The Savannah River intersects the ICW at Elba Island. The ICW is a waterway constructed by joining existing rivers, creeks, and sounds with strategically placed cuts and canals. On the East Coast, the Atlantic ICW (AICWW) extends 1090 miles from Norfolk Virginia to Miami Florida. Originally built for commercial traffic, its primary purpose now is to provide a safe passageway for recreational boaters. Many “snow birds” travel the waterway seasonally on their way to more temperate waters as the season dictates.
ICW traffic going north immediately enters South Carolina after traversing the Savannah River and travels past Daufuskie and Hilton Head. Southbound boaters will connect with the Wilmington River and journey past Causton Bluff, Thunderbolt, and Skidaway starting their voyage down the Georgia coast.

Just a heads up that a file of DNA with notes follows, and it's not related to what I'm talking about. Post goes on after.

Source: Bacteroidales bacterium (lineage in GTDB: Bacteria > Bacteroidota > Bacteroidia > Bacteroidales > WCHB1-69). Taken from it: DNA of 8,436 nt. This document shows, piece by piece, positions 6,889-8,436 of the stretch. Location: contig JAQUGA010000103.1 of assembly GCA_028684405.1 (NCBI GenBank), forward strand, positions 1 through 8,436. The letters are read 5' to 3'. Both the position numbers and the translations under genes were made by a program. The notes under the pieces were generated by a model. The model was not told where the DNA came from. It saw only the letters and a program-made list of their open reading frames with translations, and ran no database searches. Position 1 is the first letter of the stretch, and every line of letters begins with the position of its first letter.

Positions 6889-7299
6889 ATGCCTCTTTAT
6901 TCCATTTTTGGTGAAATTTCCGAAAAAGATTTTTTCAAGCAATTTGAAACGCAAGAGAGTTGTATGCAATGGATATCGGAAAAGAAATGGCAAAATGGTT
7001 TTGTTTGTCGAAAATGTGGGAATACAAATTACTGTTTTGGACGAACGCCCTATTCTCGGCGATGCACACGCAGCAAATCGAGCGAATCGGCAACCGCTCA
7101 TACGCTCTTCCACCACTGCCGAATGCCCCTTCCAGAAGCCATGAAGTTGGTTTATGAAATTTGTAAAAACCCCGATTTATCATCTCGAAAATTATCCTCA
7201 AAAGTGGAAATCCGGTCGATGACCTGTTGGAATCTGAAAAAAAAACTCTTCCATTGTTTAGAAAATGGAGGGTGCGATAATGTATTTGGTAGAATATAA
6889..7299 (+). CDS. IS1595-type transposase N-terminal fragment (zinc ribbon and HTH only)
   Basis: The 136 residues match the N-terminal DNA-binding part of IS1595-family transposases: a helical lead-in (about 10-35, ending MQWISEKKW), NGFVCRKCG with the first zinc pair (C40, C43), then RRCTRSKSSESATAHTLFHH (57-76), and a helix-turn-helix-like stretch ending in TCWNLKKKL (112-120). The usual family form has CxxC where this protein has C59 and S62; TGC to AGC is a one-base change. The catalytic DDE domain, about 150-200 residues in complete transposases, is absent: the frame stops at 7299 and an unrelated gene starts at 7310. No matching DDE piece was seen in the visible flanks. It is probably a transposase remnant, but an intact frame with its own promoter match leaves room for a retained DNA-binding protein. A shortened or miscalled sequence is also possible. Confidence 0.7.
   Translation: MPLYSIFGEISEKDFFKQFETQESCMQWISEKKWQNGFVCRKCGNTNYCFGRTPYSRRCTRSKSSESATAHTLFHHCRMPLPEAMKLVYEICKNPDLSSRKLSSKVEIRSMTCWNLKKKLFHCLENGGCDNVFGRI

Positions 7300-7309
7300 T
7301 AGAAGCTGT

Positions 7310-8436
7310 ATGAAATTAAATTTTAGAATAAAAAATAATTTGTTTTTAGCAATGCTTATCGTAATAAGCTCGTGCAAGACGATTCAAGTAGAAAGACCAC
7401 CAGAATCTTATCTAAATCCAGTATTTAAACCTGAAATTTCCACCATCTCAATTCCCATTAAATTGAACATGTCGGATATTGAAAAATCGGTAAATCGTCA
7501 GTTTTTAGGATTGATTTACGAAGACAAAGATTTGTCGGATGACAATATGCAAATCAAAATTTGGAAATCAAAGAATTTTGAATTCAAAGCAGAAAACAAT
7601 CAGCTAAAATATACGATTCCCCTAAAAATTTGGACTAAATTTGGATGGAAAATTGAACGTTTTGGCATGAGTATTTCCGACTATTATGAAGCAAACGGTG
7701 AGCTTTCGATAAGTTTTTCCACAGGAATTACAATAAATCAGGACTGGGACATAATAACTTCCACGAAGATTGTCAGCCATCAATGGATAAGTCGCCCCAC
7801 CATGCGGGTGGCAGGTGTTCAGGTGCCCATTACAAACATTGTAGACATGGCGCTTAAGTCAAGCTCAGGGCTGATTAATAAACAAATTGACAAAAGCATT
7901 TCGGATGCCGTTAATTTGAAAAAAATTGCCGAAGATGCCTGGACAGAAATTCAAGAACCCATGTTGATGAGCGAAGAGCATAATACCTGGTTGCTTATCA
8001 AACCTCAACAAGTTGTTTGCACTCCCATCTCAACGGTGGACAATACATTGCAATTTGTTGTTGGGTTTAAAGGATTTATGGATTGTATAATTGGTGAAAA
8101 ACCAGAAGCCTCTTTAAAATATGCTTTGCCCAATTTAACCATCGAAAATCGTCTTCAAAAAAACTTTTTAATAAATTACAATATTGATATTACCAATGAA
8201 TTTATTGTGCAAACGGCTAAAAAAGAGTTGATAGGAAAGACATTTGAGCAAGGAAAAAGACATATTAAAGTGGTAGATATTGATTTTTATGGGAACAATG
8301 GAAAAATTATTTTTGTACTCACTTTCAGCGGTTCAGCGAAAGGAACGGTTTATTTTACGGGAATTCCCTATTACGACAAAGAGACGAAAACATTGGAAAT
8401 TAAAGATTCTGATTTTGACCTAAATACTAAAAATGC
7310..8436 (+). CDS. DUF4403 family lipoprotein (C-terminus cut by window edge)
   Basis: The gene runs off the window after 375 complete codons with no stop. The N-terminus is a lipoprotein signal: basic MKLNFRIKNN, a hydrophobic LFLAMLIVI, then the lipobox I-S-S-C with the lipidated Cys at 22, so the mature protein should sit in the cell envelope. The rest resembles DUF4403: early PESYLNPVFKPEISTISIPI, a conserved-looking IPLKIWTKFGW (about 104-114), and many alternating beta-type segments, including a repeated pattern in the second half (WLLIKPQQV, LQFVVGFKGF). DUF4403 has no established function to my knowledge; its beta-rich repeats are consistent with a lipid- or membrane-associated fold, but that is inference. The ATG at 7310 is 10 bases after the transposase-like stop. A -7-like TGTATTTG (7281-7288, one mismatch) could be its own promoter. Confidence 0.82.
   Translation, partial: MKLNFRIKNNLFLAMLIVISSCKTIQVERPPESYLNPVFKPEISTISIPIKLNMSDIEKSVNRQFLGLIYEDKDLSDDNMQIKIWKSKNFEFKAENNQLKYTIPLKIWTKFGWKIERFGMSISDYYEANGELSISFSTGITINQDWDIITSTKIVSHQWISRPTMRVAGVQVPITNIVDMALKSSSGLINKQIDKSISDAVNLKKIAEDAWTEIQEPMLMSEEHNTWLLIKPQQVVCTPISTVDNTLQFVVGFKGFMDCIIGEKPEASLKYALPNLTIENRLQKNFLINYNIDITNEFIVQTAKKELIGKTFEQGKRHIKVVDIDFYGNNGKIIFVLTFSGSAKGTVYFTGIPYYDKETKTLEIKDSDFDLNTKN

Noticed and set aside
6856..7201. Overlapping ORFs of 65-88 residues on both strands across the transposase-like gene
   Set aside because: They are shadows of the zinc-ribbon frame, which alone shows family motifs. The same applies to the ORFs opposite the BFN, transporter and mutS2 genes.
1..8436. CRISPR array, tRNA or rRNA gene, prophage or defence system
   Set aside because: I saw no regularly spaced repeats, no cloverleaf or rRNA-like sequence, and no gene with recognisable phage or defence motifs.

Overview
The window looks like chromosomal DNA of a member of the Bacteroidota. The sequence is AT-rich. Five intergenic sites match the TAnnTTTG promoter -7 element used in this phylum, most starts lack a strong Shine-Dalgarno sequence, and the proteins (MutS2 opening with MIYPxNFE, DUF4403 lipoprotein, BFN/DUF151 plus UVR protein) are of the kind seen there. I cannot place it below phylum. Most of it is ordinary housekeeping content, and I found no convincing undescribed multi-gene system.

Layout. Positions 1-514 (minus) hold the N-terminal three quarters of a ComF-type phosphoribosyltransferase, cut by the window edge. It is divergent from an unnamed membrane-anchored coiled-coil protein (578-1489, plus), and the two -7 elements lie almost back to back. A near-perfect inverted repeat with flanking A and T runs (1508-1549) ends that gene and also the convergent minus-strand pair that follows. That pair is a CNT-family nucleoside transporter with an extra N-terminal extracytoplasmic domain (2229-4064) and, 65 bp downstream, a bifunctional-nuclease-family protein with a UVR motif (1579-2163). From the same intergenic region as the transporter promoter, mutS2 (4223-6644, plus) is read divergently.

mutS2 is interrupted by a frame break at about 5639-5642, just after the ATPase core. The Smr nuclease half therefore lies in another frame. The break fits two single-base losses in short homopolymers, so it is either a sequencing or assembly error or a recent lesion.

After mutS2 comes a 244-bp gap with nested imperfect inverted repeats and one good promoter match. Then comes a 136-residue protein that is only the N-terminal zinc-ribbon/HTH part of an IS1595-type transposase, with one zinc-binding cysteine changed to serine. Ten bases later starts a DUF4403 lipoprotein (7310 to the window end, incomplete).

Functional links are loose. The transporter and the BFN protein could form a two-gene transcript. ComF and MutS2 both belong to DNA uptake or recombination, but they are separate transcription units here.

Unwary travelers are sometimes confused by the two intersecting buoyage systems. The ICW lateral markers show red on the right and green on the left when traveling south through this area, while the seaward system of buoys used on the Savannah (and other sea-ward rivers), maintains a “red-right-returning from sea” convention. One such intersection occurs when the ICW leaves the Wilmington River and enters the Skidaway River. Those continuing down the Wilmington will leave the ICW red markers on their right and suddenly encounter green markers on their right as they travel to the sea. ICW markers actually have a small yellow triangle or rectangle to further identify them, but these are hard to see, unless one is looking carefully.
Local boaters enjoy over 420 miles of tidal creeks and rivers, just in Chatham County alone. Learning to boat here requires a solid foundation in navigation, an understanding of tides and currents, and good boat-handling skills. Tides normally range from 6 to 9 feet, currents often exceed three knots, and creeks serpentine and interconnect through monoculture marshes. But for those who can master the fundamentals, the joys far outweigh the negatives.